Comme des Garçons

Rei Kawakubo was born in Tokyo in 1942. After studying fine art at Keio University, she first did advertising for a Japanese chemical company that produced acrylic fabrics before starting her brand in 1969. Comme des Garcons is named after the title of a French soldier's song meaning "Like the Boys" ; Kawakubo set out to design clothes that defied and warped conventional sexuality. Her early work featured a monochrome palette and distressed fabrics influenced by the Japanese workwear of fishermen and peasants. Kawakubo’s followers in Japan were called “the crows” because they dressed in all black and were rejected by the American press at first; critics called them “nuclear bag ladies.” [1] Kawakubo opened a new avenue in women’s fashion during a time when most American women in the workforce in the 80s were dressed in skirt suits; women in the creative fields started dressing in billowing oversized garments that were both extremely loud and unsexy. This new style was a form of power for women, who could take control over their image and the way they were perceived. Kawakubo became known for building every garment in the “wrong” ways, turning human bodies into entirely new creatures through constructed shapes and lines. Kawakubo is as much an architect as a designer, her use of layering and asymmetry meant as a challenge to the wearer; “I think that pieces that are difficult to wear are very interesting, because if people make the effort and wear them, then they can feel a new form of energy and a certain strength. I want to give people that chance.” The first Comme des Garçons shop did not have mirrors because Kawakubo wanted people to buy clothes based on feel rather than the way they looked.[2] For Kawakubo, clothes are about concept, environment, and movement, not just the initial design. Her shapes are meant to warp and come alive on moving bodies. Despite Comme des Garçons ethos of being noncommercial, the company’s refusal to adhere to fashion norms has made it hugely profitable and coveted today.

Comme des Garçons

08-15-21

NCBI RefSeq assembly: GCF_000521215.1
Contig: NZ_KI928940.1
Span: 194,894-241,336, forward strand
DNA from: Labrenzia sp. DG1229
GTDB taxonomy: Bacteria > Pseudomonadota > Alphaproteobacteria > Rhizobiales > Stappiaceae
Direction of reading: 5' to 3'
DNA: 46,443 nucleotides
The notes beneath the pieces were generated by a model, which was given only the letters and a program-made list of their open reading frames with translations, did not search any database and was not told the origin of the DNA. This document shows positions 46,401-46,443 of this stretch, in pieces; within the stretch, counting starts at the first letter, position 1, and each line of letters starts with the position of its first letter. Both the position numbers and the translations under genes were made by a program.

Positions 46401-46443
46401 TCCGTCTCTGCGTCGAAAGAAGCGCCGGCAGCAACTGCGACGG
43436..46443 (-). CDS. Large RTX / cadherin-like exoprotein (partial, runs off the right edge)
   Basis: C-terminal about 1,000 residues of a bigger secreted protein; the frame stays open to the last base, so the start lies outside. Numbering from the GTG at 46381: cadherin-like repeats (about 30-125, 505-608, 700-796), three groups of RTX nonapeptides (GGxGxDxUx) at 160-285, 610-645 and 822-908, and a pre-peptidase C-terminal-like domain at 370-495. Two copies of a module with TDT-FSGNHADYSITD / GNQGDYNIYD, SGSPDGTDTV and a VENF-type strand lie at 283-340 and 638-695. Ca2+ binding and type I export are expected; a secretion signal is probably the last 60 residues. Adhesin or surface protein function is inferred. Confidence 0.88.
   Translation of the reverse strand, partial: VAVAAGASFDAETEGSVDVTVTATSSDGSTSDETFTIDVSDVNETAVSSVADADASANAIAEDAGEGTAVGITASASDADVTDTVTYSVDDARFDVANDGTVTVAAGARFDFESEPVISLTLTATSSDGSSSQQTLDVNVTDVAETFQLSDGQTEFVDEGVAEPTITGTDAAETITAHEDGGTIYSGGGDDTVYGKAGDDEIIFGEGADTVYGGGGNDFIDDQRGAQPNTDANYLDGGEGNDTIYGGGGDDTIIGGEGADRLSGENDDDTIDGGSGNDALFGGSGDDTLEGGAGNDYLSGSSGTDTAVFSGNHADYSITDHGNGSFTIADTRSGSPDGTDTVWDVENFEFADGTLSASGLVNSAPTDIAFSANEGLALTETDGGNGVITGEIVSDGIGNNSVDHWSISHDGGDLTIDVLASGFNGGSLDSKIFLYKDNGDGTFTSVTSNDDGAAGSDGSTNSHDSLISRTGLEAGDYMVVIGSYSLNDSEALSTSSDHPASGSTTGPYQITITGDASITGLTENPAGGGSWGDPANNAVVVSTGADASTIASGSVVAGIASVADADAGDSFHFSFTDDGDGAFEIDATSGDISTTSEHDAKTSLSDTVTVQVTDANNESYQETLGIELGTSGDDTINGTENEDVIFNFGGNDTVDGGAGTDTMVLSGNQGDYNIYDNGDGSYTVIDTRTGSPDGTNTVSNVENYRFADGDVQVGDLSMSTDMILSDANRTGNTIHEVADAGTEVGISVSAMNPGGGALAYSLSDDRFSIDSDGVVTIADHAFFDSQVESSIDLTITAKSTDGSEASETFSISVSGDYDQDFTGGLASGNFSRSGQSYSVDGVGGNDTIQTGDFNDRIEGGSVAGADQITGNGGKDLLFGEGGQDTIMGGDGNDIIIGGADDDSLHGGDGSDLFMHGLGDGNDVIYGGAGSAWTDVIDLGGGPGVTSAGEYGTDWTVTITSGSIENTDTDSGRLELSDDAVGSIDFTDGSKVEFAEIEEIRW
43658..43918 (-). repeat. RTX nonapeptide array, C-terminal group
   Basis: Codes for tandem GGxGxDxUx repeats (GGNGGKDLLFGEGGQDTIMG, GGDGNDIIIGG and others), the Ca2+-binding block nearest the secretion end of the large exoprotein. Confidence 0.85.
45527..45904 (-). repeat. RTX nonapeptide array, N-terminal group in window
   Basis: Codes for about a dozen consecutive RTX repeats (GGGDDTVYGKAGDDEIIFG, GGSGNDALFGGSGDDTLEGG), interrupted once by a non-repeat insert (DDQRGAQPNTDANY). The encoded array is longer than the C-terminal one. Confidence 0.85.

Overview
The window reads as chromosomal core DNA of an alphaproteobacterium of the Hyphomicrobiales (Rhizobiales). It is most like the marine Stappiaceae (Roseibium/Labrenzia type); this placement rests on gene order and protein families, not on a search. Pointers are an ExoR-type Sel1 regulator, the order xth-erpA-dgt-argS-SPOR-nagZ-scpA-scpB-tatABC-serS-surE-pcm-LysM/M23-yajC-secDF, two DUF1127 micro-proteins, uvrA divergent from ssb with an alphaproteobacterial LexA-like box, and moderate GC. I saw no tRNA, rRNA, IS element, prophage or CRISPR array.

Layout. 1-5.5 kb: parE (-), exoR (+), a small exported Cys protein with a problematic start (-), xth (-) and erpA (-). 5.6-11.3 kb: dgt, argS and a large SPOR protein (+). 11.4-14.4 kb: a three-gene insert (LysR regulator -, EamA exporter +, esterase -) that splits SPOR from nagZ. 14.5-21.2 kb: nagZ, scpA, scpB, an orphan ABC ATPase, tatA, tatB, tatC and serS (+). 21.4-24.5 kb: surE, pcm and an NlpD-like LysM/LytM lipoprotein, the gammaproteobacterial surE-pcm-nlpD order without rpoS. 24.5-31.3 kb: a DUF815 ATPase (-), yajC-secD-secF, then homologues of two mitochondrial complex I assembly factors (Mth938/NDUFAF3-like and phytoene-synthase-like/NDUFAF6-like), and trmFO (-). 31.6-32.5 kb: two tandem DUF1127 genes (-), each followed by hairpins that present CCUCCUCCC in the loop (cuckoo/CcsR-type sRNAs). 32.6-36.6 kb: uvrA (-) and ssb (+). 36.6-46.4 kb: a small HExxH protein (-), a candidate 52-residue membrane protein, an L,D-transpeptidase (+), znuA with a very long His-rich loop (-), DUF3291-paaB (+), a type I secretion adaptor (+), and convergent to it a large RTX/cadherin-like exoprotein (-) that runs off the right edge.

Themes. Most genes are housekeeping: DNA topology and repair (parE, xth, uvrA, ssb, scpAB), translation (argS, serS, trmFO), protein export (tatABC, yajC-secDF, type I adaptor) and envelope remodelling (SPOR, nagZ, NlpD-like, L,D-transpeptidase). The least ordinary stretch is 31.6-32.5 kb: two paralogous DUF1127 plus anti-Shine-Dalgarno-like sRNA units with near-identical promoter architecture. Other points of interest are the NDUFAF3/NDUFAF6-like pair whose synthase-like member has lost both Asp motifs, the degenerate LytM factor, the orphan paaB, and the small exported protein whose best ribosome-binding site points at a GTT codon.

Rei Kawakubo was born in Tokyo in 1942. After studying fine art at Keio University, she first did advertising for a Japanese chemical company that produced acrylic fabrics before starting her brand in 1969. Comme des Garcons is named after the title of a French soldier's song meaning "Like the Boys" ; Kawakubo set out to design clothes that defied and warped conventional sexuality. Her early work featured a monochrome palette and distressed fabrics influenced by the Japanese workwear of fishermen and peasants. Kawakubo’s followers in Japan were called “the crows” because they dressed in all black and were rejected by the American press at first; critics called them “nuclear bag ladies.” [1] Kawakubo opened a new avenue in women’s fashion during a time when most American women in the workforce in the 80s were dressed in skirt suits; women in the creative fields started dressing in billowing oversized garments that were both extremely loud and unsexy. This new style was a form of power for women, who could take control over their image and the way they were perceived. Kawakubo became known for building every garment in the “wrong” ways, turning human bodies into entirely new creatures through constructed shapes and lines. Kawakubo is as much an architect as a designer, her use of layering and asymmetry meant as a challenge to the wearer; “I think that pieces that are difficult to wear are very interesting, because if people make the effort and wear them, then they can feel a new form of energy and a certain strength. I want to give people that chance.” The first Comme des Garçons shop did not have mirrors because Kawakubo wanted people to buy clothes based on feel rather than the way they looked.[2] For Kawakubo, clothes are about concept, environment, and movement, not just the initial design. Her shapes are meant to warp and come alive on moving bodies. Despite Comme des Garçons ethos of being noncommercial, the company’s refusal to adhere to fashion norms has made it hugely profitable and coveted today.

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